4. Well said Dean and thank you. We have been traveling through almost of all Mexico for longer than Croft has and we have never ever had a problem nor been detained other than once in Toluca. Again it was a question of us not being able to tow our car as double remolques were not allowed through town. Well that was the only road and as we were pulled over many many trucks pulling another load behind them passed by. We stuck to our ground of not paying the bribe nor turning over our passports nor speaking Spanish. Finally they let us go. Found out later than many RVers we knew were either earlier or later pulled over and those who complied were left in tears after turning over all their money as that was the only way they could get their passports back. Toluca, a well known police corrupted state. The cops even offered to drive them to an ATM machine so they could get money out to pay the bribe.

    • Toluca indeed had/has a reputation. We missed the bypass and got caught in town. We stopped a cab and paid him to lead us out of town, telling him he must handle any cops. We made it out of town with no problem and Norma paid him double the 50 pesos he asked for.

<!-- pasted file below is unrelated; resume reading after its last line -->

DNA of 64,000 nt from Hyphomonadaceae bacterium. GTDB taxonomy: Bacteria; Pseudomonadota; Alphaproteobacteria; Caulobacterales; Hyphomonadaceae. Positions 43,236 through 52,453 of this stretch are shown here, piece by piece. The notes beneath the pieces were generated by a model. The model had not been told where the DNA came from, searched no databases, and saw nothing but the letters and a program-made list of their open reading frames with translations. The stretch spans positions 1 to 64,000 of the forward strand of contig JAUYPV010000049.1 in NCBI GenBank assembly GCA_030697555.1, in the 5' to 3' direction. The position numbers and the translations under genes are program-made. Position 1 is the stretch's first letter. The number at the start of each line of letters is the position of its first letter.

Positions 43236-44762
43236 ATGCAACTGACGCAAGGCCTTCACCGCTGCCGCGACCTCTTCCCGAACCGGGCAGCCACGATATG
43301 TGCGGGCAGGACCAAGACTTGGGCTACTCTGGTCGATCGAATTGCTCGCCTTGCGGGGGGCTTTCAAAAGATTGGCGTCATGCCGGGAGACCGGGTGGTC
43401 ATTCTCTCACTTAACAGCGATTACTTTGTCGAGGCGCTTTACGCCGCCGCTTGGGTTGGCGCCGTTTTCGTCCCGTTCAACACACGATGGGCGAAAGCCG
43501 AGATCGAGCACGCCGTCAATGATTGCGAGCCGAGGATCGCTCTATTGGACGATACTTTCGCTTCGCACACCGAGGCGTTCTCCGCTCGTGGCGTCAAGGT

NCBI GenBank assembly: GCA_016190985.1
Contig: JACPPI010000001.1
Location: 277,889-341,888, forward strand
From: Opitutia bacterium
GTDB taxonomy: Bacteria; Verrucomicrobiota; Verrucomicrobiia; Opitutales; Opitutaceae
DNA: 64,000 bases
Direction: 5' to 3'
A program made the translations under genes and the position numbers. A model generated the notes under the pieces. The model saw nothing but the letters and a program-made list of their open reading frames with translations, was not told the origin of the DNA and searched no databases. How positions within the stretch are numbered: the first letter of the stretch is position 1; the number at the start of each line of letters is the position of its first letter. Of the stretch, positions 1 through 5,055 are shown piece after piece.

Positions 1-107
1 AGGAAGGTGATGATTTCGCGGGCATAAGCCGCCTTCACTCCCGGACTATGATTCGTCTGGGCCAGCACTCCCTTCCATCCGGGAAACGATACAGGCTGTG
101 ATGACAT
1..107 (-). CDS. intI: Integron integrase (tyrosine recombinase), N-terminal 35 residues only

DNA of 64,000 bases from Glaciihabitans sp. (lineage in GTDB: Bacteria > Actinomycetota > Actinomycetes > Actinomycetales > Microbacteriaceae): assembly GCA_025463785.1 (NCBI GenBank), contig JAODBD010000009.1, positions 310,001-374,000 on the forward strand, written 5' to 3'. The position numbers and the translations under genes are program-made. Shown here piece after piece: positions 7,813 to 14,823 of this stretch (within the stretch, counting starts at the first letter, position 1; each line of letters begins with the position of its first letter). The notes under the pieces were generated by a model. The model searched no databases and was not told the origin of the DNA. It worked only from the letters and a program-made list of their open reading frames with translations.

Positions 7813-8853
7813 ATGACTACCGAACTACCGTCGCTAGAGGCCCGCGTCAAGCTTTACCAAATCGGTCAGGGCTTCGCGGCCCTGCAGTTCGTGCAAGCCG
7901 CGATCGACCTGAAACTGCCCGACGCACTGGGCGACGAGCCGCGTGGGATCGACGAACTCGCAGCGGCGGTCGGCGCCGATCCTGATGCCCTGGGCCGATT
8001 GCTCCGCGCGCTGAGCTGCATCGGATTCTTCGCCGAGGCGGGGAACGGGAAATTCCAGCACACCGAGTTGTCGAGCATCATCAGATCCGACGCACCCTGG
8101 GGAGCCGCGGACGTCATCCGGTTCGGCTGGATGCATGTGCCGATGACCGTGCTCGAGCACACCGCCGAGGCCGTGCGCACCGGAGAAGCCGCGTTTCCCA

There is a very nice cuota bypass on the Mexico City side now. No more problem.

    • I fail to see how your car is a ‘double remolque.’ Double remolque would be like towing a 5er that’s towing a boat, very illegal in most of Canada and the US. I know RVers who do it, but you really have to watch where you go. That’s a terrible story about Toluca. 🙁

    • I wasn’t pulled over. It was a checkpoint, like we sometimes have NOB for making sure people haven’t been drinking. I think it’s tied to the fight against the drug trade, hence while I call the the narco stops.

      • My experience last year was that there were these military checkpoints at every state border, and a few times, in between state borders. They’re totally routine.

        Of course with so many checkpoints, it does rather raise that uncomfortable question of how so many drugs still manage to make their way north, having had to pass checkpoint after checkpoint.